Whatever controversies may be astir as to the precise objects of a classical training, it will hardly be disputed that if that teaching has been successful the pupils will sooner or later be able to make out an ordinary passage of ‘unseen’ Latin or Greek. It is a test to which the purely linguistic teacher must obviously defer: while the master, who aims at imparting knowledge of the subject-matter must acknowledge, if his boys flounder helplessly in unprepared extracts, that they could have learnt about ancient life better through translations.
16 Fierce encounter with the Germans Caesar, B. G. i. 52 24 The Music of Arion Ovid, Fasti ii. 83 32 A rash promise rashly believed Livy xxv. 19 40 Rashness justly punished Livy xxv. 19 48 The Happy Life Vergil, Georg. ii. 490 54 The Tomb of Archimedes Cicero, Tusc. v. 23. 64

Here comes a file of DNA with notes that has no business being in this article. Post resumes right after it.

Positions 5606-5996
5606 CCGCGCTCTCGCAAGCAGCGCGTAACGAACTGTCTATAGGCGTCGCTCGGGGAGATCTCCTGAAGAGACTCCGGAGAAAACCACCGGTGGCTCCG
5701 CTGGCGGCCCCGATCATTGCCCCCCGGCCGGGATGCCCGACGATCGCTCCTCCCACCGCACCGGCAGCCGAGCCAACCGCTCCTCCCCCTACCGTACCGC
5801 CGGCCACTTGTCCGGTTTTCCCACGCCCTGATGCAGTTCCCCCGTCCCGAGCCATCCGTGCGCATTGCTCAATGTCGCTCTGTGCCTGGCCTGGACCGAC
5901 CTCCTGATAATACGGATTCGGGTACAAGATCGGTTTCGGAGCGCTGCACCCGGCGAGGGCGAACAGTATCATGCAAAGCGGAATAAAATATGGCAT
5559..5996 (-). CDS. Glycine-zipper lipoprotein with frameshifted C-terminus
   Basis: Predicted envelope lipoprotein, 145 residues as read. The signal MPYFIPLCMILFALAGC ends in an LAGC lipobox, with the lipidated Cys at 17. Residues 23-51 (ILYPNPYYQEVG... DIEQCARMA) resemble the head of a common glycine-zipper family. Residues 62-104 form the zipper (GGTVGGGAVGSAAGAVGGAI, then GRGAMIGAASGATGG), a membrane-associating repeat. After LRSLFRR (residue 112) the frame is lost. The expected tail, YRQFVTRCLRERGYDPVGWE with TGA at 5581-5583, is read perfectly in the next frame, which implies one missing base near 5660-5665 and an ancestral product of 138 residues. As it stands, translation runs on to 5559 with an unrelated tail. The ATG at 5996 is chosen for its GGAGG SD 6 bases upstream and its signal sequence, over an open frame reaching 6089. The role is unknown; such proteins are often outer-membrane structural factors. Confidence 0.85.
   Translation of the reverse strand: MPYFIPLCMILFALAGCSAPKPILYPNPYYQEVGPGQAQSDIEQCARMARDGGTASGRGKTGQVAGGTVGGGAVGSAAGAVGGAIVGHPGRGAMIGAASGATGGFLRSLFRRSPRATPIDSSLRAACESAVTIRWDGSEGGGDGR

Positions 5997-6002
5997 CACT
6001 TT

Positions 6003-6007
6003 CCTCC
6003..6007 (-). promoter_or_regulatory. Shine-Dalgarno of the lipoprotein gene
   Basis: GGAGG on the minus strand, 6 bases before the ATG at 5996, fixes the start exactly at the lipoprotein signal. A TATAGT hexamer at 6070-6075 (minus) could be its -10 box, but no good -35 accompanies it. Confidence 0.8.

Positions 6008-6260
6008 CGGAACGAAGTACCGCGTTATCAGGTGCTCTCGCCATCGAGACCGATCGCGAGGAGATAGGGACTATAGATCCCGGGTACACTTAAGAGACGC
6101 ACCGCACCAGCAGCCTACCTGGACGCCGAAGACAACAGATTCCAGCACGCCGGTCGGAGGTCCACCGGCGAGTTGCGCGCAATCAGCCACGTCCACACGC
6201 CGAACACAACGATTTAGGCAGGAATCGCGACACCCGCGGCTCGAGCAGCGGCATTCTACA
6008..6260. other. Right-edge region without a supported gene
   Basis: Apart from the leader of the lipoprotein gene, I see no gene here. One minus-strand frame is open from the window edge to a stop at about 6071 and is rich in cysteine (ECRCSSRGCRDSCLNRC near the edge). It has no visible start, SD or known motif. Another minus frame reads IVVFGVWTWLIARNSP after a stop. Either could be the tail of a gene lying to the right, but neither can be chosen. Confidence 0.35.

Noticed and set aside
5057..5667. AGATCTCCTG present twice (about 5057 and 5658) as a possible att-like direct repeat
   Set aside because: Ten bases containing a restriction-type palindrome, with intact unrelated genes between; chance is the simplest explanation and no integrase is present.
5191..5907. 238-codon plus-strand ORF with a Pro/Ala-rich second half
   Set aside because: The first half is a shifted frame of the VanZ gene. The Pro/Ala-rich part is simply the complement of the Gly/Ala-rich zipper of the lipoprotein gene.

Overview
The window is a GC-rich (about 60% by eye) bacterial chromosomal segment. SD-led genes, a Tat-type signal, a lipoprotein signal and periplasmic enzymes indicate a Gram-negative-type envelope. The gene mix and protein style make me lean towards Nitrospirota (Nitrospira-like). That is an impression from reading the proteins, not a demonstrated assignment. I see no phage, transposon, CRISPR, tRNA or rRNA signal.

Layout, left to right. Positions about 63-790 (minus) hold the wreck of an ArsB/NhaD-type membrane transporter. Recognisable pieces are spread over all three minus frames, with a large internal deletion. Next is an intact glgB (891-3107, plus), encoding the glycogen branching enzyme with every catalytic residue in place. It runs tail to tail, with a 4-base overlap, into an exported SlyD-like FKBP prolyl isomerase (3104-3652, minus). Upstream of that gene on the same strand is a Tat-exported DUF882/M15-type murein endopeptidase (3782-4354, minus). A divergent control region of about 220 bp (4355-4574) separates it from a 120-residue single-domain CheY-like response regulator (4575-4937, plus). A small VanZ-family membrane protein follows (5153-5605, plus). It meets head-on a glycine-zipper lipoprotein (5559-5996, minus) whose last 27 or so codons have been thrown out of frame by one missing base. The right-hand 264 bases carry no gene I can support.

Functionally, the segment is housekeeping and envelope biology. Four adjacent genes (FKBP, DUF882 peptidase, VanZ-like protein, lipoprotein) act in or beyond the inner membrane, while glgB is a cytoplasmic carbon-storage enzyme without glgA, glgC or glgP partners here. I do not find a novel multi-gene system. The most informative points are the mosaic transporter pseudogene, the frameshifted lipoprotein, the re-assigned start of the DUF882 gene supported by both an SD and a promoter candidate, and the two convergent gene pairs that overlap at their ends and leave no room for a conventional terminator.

+Part I.--The Regal Period, 753-509 B.C.+
60 The Vision of Anchises Vergil, Aen. vi. 777 61 A. The Passing of Romulus Livy i. 16 B. The Mystery explained Ovid, Fasti ii. 379 62 A. The Gate of Janus Livy i. 19 B. " " Vergil, Aen. vii. 607 63 The Sibylline Books A. Gellius i. 19 64 A. Sextus Tarquinius at Gabii Livy i. 54 B. The Fall of Gabii Ovid, Fasti ii. 543 65 The Position of Rome Cicero, de Rep. ii. 3 66 The Praise of Italy Vergil, Georg. ii. 136
+Part II.--The Early Republic, 509-366 B.C.+
67 A. Horatius Vergil, Aen. viii. 646 B. " Livy ii. 10 68 Horatius Livy ii. 10 69 A. Mucius Scaevola